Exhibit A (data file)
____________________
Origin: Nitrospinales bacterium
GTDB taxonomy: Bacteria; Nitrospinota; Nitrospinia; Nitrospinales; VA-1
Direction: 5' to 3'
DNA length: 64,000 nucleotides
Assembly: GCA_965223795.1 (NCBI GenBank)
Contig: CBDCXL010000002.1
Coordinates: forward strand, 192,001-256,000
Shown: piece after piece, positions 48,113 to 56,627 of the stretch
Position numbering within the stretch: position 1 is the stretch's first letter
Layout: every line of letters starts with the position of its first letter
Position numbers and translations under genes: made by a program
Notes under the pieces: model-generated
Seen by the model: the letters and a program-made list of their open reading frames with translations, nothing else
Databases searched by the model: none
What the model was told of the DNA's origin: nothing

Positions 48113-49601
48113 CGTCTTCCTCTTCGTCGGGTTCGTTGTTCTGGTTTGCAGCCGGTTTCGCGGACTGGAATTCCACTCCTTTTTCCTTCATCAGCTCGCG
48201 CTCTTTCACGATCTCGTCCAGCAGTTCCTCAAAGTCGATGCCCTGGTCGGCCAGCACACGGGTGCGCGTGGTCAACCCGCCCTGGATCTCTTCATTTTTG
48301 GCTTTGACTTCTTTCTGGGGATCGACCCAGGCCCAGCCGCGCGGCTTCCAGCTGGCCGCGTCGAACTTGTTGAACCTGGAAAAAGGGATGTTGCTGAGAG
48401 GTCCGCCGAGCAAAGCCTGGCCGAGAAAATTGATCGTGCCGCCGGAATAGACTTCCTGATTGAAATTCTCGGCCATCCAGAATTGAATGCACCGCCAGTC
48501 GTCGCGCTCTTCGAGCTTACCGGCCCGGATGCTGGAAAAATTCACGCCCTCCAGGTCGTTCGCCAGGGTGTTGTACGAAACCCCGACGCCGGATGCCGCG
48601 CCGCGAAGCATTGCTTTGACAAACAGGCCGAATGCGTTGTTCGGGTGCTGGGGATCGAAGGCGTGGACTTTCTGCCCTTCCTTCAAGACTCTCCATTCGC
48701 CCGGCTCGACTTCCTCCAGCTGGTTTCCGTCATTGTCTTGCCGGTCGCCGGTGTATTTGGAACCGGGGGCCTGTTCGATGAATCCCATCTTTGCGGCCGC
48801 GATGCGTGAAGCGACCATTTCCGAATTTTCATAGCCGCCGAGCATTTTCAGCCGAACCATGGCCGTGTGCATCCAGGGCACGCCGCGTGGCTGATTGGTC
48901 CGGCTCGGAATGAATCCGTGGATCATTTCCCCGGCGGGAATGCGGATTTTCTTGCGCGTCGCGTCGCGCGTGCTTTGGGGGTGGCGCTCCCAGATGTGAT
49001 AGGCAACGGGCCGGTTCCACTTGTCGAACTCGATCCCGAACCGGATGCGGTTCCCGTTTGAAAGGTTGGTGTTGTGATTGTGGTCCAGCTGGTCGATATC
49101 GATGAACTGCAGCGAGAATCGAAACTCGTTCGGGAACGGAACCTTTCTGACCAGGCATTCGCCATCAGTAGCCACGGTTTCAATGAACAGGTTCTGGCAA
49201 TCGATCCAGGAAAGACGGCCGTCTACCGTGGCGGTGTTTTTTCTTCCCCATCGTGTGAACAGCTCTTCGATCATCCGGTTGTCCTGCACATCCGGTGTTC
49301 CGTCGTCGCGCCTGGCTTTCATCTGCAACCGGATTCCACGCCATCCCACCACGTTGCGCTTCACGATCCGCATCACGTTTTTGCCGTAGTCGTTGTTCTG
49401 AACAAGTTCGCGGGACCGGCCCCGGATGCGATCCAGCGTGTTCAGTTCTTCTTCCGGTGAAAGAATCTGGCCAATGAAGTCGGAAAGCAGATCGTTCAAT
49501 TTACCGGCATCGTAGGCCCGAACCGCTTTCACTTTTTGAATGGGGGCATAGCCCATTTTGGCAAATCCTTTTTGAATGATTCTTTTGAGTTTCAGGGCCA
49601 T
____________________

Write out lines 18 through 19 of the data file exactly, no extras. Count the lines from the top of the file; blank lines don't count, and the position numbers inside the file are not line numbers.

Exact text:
48201 CTCTTTCACGATCTCGTCCAGCAGTTCCTCAAAGTCGATGCCCTGGTCGGCCAGCACACGGGTGCGCGTGGTCAACCCGCCCTGGATCTCTTCATTTTTG
48301 GCTTTGACTTCTTTCTGGGGATCGACCCAGGCCCAGCCGCGCGGCTTCCAGCTGGCCGCGTCGAACTTGTTGAACCTGGAAAAAGGGATGTTGCTGAGAG